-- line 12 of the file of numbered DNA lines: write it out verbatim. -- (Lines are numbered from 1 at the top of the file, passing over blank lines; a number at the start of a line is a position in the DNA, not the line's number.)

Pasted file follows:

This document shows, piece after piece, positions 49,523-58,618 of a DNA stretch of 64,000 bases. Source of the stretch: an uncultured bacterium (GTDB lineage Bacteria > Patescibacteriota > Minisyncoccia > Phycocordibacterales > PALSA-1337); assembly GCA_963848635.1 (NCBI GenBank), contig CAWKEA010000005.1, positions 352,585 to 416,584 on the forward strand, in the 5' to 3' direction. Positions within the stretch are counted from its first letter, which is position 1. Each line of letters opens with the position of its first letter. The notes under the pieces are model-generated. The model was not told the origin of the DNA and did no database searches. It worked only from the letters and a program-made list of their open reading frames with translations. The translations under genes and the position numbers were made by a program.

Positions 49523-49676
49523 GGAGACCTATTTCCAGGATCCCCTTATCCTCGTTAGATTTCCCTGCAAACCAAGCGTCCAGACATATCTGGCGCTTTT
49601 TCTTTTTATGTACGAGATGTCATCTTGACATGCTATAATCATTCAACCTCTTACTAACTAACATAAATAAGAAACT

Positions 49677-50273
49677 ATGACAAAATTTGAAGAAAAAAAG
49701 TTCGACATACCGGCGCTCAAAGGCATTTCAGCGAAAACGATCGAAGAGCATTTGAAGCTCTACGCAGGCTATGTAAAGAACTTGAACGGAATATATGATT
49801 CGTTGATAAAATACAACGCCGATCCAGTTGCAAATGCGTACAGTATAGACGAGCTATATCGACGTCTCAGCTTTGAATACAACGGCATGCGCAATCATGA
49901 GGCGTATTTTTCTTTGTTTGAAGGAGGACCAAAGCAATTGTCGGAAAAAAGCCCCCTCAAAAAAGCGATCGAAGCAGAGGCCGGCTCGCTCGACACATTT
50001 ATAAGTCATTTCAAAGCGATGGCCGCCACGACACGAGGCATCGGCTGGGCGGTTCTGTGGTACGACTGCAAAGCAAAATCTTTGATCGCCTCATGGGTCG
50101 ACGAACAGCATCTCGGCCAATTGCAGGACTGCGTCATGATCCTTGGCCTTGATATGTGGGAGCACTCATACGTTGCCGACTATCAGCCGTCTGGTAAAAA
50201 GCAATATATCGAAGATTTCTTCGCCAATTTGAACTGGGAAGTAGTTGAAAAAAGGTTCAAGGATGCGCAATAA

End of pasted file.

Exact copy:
50201 GCAATATATCGAAGATTTCTTCGCCAATTTGAACTGGGAAGTAGTTGAAAAAAGGTTCAAGGATGCGCAATAA